We need a national framework and leadership to build and maintain resilience for our communities,
critical services and infrastructure.
Speech and thought bubbles appear above the people, with the text "Values & Priorities". Lines draw
down from these to also connect and add to the 'framework structure' that is already in.
This requires an understanding and appreciation of our changing values & priorities under a dynamic,
and more dangerous, climate.
The waves in the background fade out. The framework icon traces on the outline of Australia’s map as
the people and speech bubbles move within it. The label ‘National Resilience’ remains in the centre.
Together with our leaders in government, business and community, we can define and build a more
resilient Australia.
On a gradient white background, the CSIRO logo with text underneath “To find out more, visit:” below.
To find out more, visit:

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Resilience planning for the future

Resilience planning can reduce the impact of future disasters and, support Australia to bounce back. Building resilience in communities, infrastructure and the natural environment requires an ongoing up-to-date and informed understanding of hazards, vulnerability and exposure.

[A map of Australia with a diverse group of people within.]

VOICE-OVER: Australia is a nation of brilliant, creative, determined and resilient people. But when natural disasters strike, they can cost billions of dollars with catastrophic losses.

[The people are replaced with icons for bushfire, pandemic, cyclone and flood. Icons of piling up money and warning symbols appear.]

VOICE-OVER: We are seeing more frequent and more severe natural disasters, and when they overlap this can increase the impacts we feel.

[Flowing amongst coloured waving and overlapping lines, icons appear for heatwave, drought, flood, bushfire and topsoil erosion.]

VOICE-OVER: Our resilience is the key that enables us to resist, absorb and recover from natural disasters, and restore our essential needs quickly.

[A man and a woman stand in front of a model scale city, holding back large falling dominoes with icons of natural disasters on them. A close-up view of hands rebuilding a model bridge and communication tower.]

VOICE-OVER: Impacts of natural disasters are felt differently at global, national and regional scales.

[A map marker icon appears first over a globe of the Earth, then a map of Australia, and a fold out map.]

VOICE-OVER: The evidence shows that natural disaster resilience planning helps communities, environments and infrastructure. Resilience planning improves mental health, job security, protects ecosystems and cultural sites, and secures our vital infrastructure and services.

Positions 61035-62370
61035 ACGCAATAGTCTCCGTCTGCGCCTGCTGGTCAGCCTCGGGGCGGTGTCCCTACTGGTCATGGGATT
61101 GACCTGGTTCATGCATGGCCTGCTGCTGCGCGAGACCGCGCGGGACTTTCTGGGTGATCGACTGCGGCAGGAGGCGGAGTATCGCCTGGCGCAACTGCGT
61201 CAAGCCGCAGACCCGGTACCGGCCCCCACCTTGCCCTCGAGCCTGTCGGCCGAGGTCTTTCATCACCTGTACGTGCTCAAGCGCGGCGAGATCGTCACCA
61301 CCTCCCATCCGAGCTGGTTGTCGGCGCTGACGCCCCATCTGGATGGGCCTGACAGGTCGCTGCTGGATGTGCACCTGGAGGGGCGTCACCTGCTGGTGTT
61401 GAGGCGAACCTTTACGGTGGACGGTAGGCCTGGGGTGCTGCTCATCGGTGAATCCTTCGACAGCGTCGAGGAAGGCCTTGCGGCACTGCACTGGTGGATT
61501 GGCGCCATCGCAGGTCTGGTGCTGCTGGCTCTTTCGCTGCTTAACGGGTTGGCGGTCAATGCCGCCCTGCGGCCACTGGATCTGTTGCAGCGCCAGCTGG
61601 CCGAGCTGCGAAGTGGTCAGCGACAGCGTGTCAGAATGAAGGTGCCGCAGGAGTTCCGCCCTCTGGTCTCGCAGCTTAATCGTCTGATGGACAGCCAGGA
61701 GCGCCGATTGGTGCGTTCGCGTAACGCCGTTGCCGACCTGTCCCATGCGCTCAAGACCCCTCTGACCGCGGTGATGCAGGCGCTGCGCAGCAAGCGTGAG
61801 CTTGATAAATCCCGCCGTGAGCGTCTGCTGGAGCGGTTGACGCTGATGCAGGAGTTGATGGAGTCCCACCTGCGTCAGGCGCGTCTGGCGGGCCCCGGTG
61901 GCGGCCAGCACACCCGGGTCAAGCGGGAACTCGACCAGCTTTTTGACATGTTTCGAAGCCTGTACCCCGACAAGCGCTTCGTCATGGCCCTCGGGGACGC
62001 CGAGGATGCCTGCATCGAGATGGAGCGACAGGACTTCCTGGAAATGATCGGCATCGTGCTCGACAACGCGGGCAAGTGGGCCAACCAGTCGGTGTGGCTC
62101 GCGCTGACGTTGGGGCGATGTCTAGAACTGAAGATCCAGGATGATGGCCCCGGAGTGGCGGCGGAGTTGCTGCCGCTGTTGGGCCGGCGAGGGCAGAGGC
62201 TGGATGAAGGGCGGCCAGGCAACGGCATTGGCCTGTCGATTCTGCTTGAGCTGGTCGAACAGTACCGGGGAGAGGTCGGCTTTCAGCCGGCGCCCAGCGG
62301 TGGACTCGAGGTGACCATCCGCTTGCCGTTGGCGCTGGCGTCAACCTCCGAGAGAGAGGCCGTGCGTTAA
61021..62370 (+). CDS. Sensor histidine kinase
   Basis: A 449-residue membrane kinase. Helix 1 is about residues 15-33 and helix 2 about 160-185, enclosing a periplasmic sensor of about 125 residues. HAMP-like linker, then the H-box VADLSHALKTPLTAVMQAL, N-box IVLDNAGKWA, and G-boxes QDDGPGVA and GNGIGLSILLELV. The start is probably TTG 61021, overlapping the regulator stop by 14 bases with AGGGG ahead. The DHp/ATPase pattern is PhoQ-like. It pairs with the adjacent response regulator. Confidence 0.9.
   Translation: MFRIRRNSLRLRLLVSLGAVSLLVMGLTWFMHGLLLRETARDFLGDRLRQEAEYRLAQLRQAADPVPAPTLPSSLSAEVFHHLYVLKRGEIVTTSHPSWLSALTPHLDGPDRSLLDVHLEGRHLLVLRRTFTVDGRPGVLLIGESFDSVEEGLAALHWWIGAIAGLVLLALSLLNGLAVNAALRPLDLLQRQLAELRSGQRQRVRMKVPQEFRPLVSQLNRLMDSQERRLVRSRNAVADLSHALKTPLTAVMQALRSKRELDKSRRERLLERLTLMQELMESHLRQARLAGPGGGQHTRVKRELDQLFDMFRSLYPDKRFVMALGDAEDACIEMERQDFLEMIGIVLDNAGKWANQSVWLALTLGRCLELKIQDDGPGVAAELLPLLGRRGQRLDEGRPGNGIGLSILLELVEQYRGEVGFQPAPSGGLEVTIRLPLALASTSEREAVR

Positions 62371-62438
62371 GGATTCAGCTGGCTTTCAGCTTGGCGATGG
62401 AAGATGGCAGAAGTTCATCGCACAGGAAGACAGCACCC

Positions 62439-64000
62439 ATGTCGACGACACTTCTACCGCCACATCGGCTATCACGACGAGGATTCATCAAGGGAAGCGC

[Icons for communities, infrastructure and environments surrounding text on screen: “Natural Disaster Resilience Planning”.]

VOICE-OVER: Australia’s investments in planning and preparation, response capacity, recovery and building back better, will help reduce the impact of future natural disasters. But this requires improved scenario planning.

[A split screen of two model wood bridges, both collapsing from heavy rain and flood water. Hands rebuilding the bridges – one the left, to it’s original form, on the right with a sturdier concrete and steel structure. Rain and flood water returns and collapses the wood bridge on the left, leaving the concrete and steel bridge on the right still standing.]

VOICE-OVER: We can improve our scenario planning by developing and adopting standard approaches and common methodologies across all jurisdictions and sectors.

[Checklists labelled “plans” are filed into folders labelled “heatwave”, “pandemic”, “drought” and “bushfire”. Text on screen: “Scenario Planning”.]

VOICE-OVER: This requires agreed emissions scenarios, climate projections, and a clearer picture of the likelihood and severity of hazards, to stress test scenarios.

[A yellow to red gauge, power plants and an orange warning sign.]

VOICE-OVER: Targeted research, science, technology, and community participation are key enablers to build resilient communities, environments and industries.

[An info graphic showing research inputting to resilience and leading to communities, environments and industries.]

VOICE-OVER: Together we can bounce back strong from natural disasters, but only if we grow our resilience together today.

[The diverse group of people return amongst coloured waving and overlapping lines.]

VOICE-OVER: For more information, visit

[CSIRO logo and text on screen: “Australia's National Science Agency. For more information, visit:”.]

This video describes how resilience planning can reduce the impact of future disasters in Australia